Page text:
For almost fifty years, the identity of the ‘Boston Strangler’ has been shrouded in mystery. In 1965, a handyman and Army veteran named Albert DeSalvo confessed to being the Strangler, but there has always been doubt that he was, in fact, the man who killed at least 11 women in the Boston area between 1962 and 1964.
However, new developments in DNA technology may finally provide an answer to the riddle, with investigators confident that DeSalvo will prove to be their man. On July 12, forensic teams exhumed DeSalvo’s remains in a bid to match his DNA with samples from 19-year-old Mary Sullivan, believed to be the Strangler’s last victim.
The Sullivan samples, taken from the victim’s body and from one of her blankets, have been available to Boston’s crime lab for several years, but it is only recently that DNA science has advanced enough to provide a detailed correlation between crime scene evidence and the chief suspect.
After testing showed that the samples had come from a white male, detectives were able to secure forensic evidence linking DeSalvo to the Sullivan murder by lifting a fingerprint from a water bottle discarded by his nephew. DNA testing of the print indicated a familial match which excludes 99.99% of other suspects, and authorities are confident that Albert DeSalvo’s remains will offer a precise match.
DeSalvo, imprisoned in 1964 for other sex crimes, was a noted braggart and although his confession contained many details privy to someone with an intimate knowledge of the murders, it also contained some glaring mistakes. In 1973, he recanted, and a few months later, was stabbed to death in a prison brawl. Other than DeSalvo’s lengthy statements to psychiatrists and lawyers and his record as a sex-offender, there was little or no evidence to connect him with the Strangler’s killings. Neither DeSalvo, nor anyone else, was ever charged with the murders.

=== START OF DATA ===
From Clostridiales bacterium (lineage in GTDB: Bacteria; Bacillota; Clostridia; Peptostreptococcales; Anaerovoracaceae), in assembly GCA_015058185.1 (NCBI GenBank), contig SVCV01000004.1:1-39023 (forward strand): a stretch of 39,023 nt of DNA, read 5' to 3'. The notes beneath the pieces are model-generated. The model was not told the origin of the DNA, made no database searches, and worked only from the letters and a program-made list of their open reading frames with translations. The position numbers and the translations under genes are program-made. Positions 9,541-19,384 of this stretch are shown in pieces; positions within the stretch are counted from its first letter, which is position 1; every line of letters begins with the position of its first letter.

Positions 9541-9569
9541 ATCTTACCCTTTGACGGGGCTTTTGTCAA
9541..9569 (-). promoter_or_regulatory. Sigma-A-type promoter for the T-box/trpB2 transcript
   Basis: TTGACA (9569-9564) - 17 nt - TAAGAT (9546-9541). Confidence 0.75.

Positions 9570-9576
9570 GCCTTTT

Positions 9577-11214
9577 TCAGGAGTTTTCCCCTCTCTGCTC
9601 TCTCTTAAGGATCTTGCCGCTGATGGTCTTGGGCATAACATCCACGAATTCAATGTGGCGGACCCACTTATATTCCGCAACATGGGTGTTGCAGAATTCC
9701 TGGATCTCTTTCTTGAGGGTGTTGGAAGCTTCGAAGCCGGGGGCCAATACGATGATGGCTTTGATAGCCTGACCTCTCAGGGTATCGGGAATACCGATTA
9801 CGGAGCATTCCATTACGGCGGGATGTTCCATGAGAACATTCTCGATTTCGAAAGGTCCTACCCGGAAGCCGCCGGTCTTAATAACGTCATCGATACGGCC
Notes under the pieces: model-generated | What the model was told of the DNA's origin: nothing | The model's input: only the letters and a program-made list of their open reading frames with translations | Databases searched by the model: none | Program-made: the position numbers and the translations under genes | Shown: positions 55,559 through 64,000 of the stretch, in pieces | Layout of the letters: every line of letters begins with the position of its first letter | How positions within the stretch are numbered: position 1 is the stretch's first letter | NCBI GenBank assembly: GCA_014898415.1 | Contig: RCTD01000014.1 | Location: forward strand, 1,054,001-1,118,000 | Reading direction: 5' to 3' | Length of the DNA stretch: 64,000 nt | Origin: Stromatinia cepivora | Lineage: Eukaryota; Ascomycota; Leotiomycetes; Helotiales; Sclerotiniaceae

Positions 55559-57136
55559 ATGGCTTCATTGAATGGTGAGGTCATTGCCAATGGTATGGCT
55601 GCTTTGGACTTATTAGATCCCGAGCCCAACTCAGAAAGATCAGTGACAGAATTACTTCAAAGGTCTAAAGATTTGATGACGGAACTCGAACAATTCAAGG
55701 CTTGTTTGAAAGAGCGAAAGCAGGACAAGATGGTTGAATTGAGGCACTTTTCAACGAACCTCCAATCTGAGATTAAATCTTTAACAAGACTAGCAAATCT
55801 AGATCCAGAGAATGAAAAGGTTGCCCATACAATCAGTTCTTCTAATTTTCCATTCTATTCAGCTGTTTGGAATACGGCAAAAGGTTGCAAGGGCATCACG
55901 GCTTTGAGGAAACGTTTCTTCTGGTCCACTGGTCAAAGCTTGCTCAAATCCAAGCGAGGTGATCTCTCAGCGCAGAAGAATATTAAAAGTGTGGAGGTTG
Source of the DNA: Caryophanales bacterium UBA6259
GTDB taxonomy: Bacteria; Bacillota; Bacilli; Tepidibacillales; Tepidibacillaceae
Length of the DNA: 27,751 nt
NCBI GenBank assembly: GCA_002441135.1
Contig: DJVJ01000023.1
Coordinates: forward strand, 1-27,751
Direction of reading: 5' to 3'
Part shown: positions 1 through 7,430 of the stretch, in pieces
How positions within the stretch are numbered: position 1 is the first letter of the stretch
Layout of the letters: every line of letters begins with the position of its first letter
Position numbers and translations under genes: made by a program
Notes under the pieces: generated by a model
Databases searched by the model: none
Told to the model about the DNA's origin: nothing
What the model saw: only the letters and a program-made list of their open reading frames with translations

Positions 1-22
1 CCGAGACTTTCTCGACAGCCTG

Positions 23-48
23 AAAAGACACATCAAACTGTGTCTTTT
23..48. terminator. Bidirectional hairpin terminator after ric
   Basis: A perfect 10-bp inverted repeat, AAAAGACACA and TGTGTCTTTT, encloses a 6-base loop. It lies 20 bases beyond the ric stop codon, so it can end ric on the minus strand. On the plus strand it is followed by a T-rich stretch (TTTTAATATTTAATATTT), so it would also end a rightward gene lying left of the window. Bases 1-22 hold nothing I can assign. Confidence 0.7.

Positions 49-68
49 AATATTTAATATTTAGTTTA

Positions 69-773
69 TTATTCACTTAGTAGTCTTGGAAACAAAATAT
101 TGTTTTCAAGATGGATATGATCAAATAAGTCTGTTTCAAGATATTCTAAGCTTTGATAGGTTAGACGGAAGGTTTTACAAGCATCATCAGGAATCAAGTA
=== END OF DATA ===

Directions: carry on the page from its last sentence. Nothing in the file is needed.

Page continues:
According to Suffolk District Attorney Daniel Conley, this new evidence will only tie DeSalvo to the Sullivan killing, and doubts will remain about his role in 10 other murders believed to be the work of the Strangler. “Even among experts and law enforcement officials, there is disagreement to this day about whether they were in fact committed by the same person,” Conley said. One of those experts is Edward Brooke, Attorney General at the time of the slayings, who told reporters last year that “Even to this day, I can’t say with certainty that the person who ultimately was designated as the Boston Strangler was the Boston Strangler.”
One of the reasons for doubt is that there seems to be two phases to the Strangler’s reign of terror. The first six victims were all elderly women, while the later victims were young and attractive. Elaine Sharp, an attorney for DeSalvo’s family has expressed outrage at the Boston Police Department’s shadowing of relatives, and has denied that even a perfect DNA match will provide a definitive conclusion. She claims that other samples – taken from Sullivan’s exhumed body in 1999 – suggest that “somebody else was there,” and that the evidence is not “a hundred per cent solid.”
This has been refuted by Donald Hayes from the Boston PD crime lab, who says that the official samples have been “properly preserved”, whereas those used in a private investigation by the families of DeSalvo and Sullivan were “very questionable.”
For one of Sullivan’s relatives, forensic testing of Albert DeSalvo’s remains may provide closure to a case which has occupied much of his adult life. Casey Sherman is the author of a book about his aunt’s murder in which he pointed to several other suspects as the likely killer, and for several years he has worked with members of DeSalvo’s family to undermine the reliability of the confession. Now, however, he believes that the DNA evidence against DeSalvo is damning.
“I can only go where the evidence leads,” Sherman said in a press briefing he shared with law enforcement officials. He praised police for their “incredible persistence”, while also offering words of sympathy for the DeSalvo family, who now must face the very real possibility that one of their own was a sexual psychopath.
Meanwhile, the search will be renewed for evidence linking Albert DeSalvo to the other Boston Strangler killings. Authorities believe it is unlikely that any such evidence exists, but the Sullivan samples were misplaced for thirty years before being retrieved by Boston police. This new forensic evidence may put to rest any doubts about the murder of Mary Sullivan, but according to the letter of the law, there is still some way to go before Albert DeSalvo can be named unreservedly as the man responsible for one of America’s most notorious serial murders.